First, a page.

Ricky Powell is a photographer who is famous for taking photos of Run DMC, Cindy Crawford, Andy Warhol and Basquiat. He’s also well known for his relationship with The Beastie Boys: they toured together, hung out together, and partied together—so much so that Powell was sometimes called the fourth member of the band. He also ran a public access TV show called Rappin' with the Rickster (watch below), a significant document of hip hop’s “golden era” (1986-’89.)
These days he takes pride in photographing raw city life (check his Instagram for evidence) rather than celebrities. Powell has a personal investment in the city, and has chosen to stay despite almost everything he loved about the neighborhoods he grew up in being written over by corporate interests—interests drawn there in the first place because of the cultural capital he and his peers were responsible for.
Powell is straightforwardly disgusted by the city today, and he wants to ensure the posterity of its rich history before everything went to hell. One way he passes on his specific knowledge is by leading tours of the Lower East Side, offering a perspective that comes from having lived there his whole life—he’s now 52—and having participated firsthand in that mythological era of music and art for which New York became famous.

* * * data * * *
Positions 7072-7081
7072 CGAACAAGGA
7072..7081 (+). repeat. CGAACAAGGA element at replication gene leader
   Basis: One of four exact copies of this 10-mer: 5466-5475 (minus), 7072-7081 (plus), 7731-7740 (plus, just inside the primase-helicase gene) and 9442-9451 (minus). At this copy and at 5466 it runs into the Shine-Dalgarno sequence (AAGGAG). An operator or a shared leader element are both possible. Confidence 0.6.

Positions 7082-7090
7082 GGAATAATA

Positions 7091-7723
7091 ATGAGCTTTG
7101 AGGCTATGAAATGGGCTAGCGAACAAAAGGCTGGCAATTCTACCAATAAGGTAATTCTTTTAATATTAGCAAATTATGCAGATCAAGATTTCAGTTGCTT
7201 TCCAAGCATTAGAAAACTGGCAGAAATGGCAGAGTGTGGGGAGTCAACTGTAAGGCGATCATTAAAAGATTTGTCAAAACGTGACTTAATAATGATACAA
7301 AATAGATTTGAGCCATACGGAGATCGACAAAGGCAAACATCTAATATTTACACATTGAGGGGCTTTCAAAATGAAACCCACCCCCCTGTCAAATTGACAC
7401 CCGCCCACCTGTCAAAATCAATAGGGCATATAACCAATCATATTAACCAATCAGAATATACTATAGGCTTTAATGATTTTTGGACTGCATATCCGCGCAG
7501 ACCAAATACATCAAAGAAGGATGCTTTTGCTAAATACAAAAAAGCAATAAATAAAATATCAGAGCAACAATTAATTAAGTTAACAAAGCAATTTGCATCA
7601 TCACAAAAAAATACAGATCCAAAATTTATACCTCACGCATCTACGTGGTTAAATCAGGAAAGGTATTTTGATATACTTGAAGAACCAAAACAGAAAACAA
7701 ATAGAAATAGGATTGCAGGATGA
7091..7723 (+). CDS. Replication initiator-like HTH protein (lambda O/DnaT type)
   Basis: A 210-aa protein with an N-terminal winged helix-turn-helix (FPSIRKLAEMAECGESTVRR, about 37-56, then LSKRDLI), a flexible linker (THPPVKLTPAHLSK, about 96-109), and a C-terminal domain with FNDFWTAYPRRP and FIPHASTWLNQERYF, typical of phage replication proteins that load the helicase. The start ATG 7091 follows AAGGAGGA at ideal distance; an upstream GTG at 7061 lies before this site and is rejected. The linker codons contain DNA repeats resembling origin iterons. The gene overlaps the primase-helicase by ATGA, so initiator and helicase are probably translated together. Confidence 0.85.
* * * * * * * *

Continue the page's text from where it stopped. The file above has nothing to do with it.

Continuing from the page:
In the caption for the Instagram post advertising the most recent tour—held this past Saturday, which I attended—he told interested followers to meet him at 3 in a mythical-looking cul-de-sac called Patchin Place just off of 6th Avenue. I got there a little early, saw that nobody else had arrived yet, and waited. A couple minutes later, I noticed a man in shorts, sunglasses and a slightly-tilted cap looking pissed, transistor radio softly making noise at his side.
I said hello and asked if he was Ricky Powell, and he said yeah, asking if I was there “for the thing.” I said yeah and he stared at me scrutinizingly, clearly thinking unfriendly things. Automatically I was excited—what was about to happen? “Where are you from,” he said. “LA. I just moved here.” He started laughing, saying “Oh yeah?” condescendingly. He then asked what I did. When I said I wrote about music, his incredulous stare intensified, then he scratched his head in irritation and put his head in his hands for a full minute. Nobody else showed up for the tour—it was just me and him.